A balance of carbs, protein and fats
Your body needs all three in order to get the nutrients you need for physical activity. It’s important to make sure that you’re getting enough of each, and that you don’t completely eliminate any of them from your diet. This nutrient calculator is a good place to start in figuring out what proportions of carbs, protein and fats you need per day.
Foods containing complex carbohydrates like whole wheat bread/pasta, brown rice, whole grains, and fruits are important for storing and releasing energy throughout the day. It’s best to have them in the morning when your glycogen stores are lowest. Try to avoid refined or processed carbs like white bread, since they have a high glycemic index and could cause a sugar spike (and crash) later in the day.
Fish, poultry, pork, low-fat dairy, eggs and beans are all great sources of lean protein. It helps with muscle gain/recovery and raises your metabolism to burn more calories. Some Olympians have been following the 80-10-10 raw vegan diet, which only allows 10 percent of their daily intake to be protein. However, without a sufficient amount, your body may not be able to operate at its peak performance levels.
Fats have gotten a bad reputation in recent years: “low-fat” and “fat-free” everything is available in grocery stores and restaurants, and people always seem to steer clear of anything with a lot of fat. The truth is, unsaturated fats like olive oil, avocado, and nuts are actually good for your heart and help you maintain a healthy weight. This is especially important for athletes, who need their heart in top condition for training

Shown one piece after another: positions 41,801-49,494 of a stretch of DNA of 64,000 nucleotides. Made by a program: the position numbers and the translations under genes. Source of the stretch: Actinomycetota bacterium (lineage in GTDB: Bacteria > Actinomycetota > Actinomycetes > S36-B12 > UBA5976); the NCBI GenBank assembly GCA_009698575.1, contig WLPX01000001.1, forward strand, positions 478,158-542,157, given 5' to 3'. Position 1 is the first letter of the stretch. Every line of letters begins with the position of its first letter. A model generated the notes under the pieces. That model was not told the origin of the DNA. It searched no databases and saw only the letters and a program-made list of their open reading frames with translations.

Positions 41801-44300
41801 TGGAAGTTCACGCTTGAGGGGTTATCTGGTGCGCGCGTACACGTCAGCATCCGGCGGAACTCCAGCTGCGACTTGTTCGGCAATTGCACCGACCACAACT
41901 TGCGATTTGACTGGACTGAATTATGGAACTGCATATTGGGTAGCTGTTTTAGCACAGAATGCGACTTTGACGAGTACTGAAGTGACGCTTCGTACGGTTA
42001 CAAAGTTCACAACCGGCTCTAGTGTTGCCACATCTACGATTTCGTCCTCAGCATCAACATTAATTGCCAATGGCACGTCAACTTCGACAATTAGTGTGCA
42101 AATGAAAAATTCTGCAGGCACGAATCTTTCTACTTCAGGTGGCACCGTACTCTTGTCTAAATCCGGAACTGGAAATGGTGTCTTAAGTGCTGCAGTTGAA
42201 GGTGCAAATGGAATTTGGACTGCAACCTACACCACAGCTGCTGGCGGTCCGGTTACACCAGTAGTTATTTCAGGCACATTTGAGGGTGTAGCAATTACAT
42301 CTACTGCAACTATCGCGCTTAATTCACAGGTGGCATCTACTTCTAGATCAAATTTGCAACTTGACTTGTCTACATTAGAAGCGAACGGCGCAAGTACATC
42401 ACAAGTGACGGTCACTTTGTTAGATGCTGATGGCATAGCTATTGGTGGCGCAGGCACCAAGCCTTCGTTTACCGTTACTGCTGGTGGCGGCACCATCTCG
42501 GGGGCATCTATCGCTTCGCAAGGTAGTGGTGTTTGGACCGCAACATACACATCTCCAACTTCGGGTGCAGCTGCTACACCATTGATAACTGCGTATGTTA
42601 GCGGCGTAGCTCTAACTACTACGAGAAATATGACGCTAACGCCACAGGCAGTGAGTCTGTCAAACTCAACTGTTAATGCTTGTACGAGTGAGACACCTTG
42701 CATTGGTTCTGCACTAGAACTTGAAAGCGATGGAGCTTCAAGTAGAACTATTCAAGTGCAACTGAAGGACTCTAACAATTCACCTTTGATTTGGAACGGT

Water, water, water!
We can’t stress enough how important it is to stay hydrated. More than half of your body weight is water, and it’s essential to keeping all of your systems working properly and efficiently. The average person needs about 8 full glasses of water per day, but athletes need even more because of the amount they lose through sweat. Sports drinks like Gatorade will help replenish lost electrolytes, but it’s better to drink water and regain electrolytes through salty snacks.
Smaller, more frequent meals
When you’re training for several hours a day, your body needs to digest and absorb nutrients as efficiently as possible. As you might imagine, a big, heavy meal takes longer to break down and may leave you sluggish or worse, lead to cramping and discomfort during your workout. Eating 5 or 6 smaller meals every few hours will alleviate these problems because your body will be able to process the food before your next workout.
Antioxidants, vitamins and minerals
This is less about boosting performance and more about making sure you stay healthy. If your immune system is weakened from a lack of vitamins, you’re much more likely to get sick, which will really hinder your ability to work out. Antioxidants help fight illness and minerals like iron will keep you strong and prevent injuries. Luckily the foods you should be eating on a healthy diet (like fruits and veggies!) are already packed with these, but you can take a daily multivitamin if you’re not sure that you’re getting enough.
Most of us will probably never compete in the Olympics, but it’s still important for anyone leading an active lifestyle to get the proper nutrition. And hey, you never know. Keep up the training and healthy diet and we just might see you in the 2016 games.
Check out the daily diets of these five Turkish Olympic hopefuls on Buzzfeed!
Guess all that fast food didn’t slow him down too much.
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Do you have any tips for maintaining a healthy diet as an athlete?